ENOUGH is enough, councillors have said about developers failing to provide affordable housing in the city.
At a planning committee yesterday they rejected amendments made by developers of the Queen’s Hotel site in Southsea to repreive them of having to make any of the proposed flats affordable.
Instead Portsmouth City councillors voted unanimously to appeal the case with the government planning inspectorate, believing there to be a strong enough case to prove developers would still make profit.
As part of a £7m scheme developers were set to convert the hotel on Clarence Parade into apartments as well as build two new blocks of flats nearby. In keeping with the council’s policy 30 per cent of the flats would have to be classified as affordable, which was agreed by both parties in 2017.
However, the project sparked controversy in January this year when developers cancelled a planning meeting at the last minute, opting to go straight to the inspectorate with the claim they could not make profit by making the homes affordable.
Yesterday councillors lambasted that decision, stating that if the flats were not affordable the council should be entitled to more than the £333,043 compensation originally offered as the development’s viability assessment was incorrect.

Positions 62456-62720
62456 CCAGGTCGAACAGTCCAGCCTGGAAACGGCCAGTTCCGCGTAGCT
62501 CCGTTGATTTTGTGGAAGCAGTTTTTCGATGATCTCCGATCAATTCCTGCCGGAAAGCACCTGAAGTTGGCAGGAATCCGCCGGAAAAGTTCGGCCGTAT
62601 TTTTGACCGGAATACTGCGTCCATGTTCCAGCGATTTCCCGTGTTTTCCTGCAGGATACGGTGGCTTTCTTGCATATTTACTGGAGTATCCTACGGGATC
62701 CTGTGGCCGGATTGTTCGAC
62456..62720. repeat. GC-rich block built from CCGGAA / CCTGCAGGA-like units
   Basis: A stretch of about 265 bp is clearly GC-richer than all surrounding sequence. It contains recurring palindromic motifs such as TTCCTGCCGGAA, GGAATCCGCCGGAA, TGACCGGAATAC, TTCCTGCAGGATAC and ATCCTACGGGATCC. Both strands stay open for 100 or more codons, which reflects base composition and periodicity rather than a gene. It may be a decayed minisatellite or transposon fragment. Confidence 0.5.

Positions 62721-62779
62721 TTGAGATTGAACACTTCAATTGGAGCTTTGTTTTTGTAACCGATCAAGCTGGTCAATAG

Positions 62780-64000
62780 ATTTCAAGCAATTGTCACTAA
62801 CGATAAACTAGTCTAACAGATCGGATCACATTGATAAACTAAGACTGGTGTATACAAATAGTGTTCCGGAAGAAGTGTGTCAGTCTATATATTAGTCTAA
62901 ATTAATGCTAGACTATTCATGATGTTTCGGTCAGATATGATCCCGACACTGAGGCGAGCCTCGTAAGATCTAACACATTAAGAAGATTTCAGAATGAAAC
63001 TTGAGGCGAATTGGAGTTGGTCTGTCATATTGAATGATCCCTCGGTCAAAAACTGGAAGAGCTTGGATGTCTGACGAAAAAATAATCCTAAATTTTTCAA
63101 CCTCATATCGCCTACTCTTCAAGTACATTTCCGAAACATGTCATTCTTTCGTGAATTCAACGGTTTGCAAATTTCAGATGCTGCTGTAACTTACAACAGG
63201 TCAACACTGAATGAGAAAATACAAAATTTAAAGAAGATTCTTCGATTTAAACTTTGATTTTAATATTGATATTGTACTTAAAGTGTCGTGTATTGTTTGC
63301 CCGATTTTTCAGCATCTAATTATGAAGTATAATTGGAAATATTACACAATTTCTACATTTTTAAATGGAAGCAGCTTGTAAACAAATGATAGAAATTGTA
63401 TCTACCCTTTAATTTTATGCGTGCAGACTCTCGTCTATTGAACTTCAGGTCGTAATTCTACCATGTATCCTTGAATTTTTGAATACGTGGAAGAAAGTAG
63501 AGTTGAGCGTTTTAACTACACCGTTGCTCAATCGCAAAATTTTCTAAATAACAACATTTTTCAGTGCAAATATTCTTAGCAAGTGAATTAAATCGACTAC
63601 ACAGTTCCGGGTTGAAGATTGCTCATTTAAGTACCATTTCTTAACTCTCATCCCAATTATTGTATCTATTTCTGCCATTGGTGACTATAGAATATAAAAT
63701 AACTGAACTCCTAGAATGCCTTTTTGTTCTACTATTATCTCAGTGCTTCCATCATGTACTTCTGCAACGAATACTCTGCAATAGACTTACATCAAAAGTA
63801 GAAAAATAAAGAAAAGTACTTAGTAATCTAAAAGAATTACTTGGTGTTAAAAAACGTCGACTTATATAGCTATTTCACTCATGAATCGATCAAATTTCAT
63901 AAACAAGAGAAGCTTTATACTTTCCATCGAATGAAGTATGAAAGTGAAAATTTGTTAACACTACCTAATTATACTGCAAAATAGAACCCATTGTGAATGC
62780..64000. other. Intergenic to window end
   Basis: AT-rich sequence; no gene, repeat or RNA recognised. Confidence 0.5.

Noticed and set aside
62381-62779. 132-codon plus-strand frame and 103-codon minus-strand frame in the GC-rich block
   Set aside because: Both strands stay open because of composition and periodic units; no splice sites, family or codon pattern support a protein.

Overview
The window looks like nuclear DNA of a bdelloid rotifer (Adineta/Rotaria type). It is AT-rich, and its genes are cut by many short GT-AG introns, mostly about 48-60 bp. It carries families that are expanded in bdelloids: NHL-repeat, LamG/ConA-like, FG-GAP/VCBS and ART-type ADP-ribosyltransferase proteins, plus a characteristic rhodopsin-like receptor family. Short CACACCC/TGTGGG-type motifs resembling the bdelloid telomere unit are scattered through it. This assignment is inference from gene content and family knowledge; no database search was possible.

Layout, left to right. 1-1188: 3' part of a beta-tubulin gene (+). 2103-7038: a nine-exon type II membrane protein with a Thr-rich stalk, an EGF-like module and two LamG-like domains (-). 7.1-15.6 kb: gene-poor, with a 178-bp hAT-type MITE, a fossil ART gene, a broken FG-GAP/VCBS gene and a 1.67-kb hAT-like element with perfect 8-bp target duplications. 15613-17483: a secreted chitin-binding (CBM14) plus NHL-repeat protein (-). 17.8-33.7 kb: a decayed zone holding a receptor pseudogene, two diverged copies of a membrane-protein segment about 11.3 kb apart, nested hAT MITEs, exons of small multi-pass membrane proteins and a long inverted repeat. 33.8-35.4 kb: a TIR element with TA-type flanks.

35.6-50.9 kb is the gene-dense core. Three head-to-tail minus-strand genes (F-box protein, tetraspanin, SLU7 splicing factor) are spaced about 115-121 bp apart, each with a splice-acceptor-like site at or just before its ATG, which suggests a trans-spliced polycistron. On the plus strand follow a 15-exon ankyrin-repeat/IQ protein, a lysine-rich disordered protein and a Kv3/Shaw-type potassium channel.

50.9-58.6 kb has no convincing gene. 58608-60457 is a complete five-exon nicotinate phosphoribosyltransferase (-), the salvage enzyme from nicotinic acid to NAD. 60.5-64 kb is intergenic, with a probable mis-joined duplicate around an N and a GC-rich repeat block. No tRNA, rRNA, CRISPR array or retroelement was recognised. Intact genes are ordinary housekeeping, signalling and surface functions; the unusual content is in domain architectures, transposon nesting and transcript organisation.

Cllr Steve Pitt said: ‘For the assessment they take the first letters and the last number of the postcode and work out an average of property values in that area. But that is ridiculous, it doesn’t tell you what these specific flats could be worth.
‘We may be able to challenge it. We might set a precedent to get justice for the people living here and to hold developers to account, to make sure they provide the housing they should be providing.
‘I think we have got a chance of winning.’
St Jude ward representative, Cllr Judith Smyth, agreed. She said: ‘I think we must absolutely stick to our policy. In my ward there is little affordable housing and people are having to live in expensive properties when wages in restaurants and bars, of which there are a lot in that area, don’t pay well.’
The committee’s chair, Cllr Hugh Mason, proposed that they fight the amendments. ‘For 40 years I have sat on this committee and we have been told by developers it is this or nothing. We need to call their bluff. This committee is about being independent,’ he said.
Although Cllr Jeanette Smith voted in favour of the proposal she added: ‘Affordable housing to them (developers) isn’t what it is to us. The term has to mean something. Sometimes I’d rather take the money to build social housing.
‘I am in full support of this but we should use the money for social housing. Enough is enough.’
The council will need to gather evidence of their case in preparation for the appeal. It is thought this might not take place until November this year.
Members of the public will also be able to have their say when the appeal goes to a hearing.